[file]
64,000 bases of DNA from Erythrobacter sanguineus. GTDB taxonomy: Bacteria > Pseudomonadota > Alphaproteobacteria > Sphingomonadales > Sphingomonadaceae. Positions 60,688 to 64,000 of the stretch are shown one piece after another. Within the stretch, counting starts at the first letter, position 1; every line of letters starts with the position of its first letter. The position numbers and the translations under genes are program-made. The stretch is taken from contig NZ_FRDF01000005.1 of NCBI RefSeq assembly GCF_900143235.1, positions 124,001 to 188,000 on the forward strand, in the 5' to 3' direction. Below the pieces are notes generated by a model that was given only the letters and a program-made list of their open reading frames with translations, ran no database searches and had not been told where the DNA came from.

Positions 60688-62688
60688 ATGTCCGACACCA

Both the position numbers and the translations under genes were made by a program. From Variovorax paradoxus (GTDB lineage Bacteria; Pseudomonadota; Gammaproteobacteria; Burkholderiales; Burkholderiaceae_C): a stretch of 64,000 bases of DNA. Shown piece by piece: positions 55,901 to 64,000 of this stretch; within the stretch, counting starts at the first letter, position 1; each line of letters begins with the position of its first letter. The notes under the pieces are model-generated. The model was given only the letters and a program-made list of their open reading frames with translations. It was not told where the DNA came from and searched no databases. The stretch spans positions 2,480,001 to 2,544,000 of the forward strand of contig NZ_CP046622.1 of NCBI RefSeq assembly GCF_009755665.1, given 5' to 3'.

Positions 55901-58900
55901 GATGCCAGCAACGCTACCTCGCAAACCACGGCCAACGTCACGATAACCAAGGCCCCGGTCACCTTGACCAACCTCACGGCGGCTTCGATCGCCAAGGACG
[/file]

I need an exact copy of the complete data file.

64,000 bases of DNA from Erythrobacter sanguineus. GTDB taxonomy: Bacteria > Pseudomonadota > Alphaproteobacteria > Sphingomonadales > Sphingomonadaceae. Positions 60,688 to 64,000 of the stretch are shown one piece after another. Within the stretch, counting starts at the first letter, position 1; every line of letters starts with the position of its first letter. The position numbers and the translations under genes are program-made. The stretch is taken from contig NZ_FRDF01000005.1 of NCBI RefSeq assembly GCF_900143235.1, positions 124,001 to 188,000 on the forward strand, in the 5' to 3' direction. Below the pieces are notes generated by a model that was given only the letters and a program-made list of their open reading frames with translations, ran no database searches and had not been told where the DNA came from.

Positions 60688-62688
60688 ATGTCCGACACCA

Both the position numbers and the translations under genes were made by a program. From Variovorax paradoxus (GTDB lineage Bacteria; Pseudomonadota; Gammaproteobacteria; Burkholderiales; Burkholderiaceae_C): a stretch of 64,000 bases of DNA. Shown piece by piece: positions 55,901 to 64,000 of this stretch; within the stretch, counting starts at the first letter, position 1; each line of letters begins with the position of its first letter. The notes under the pieces are model-generated. The model was given only the letters and a program-made list of their open reading frames with translations. It was not told where the DNA came from and searched no databases. The stretch spans positions 2,480,001 to 2,544,000 of the forward strand of contig NZ_CP046622.1 of NCBI RefSeq assembly GCF_009755665.1, given 5' to 3'.

Positions 55901-58900
55901 GATGCCAGCAACGCTACCTCGCAAACCACGGCCAACGTCACGATAACCAAGGCCCCGGTCACCTTGACCAACCTCACGGCGGCTTCGATCGCCAAGGACG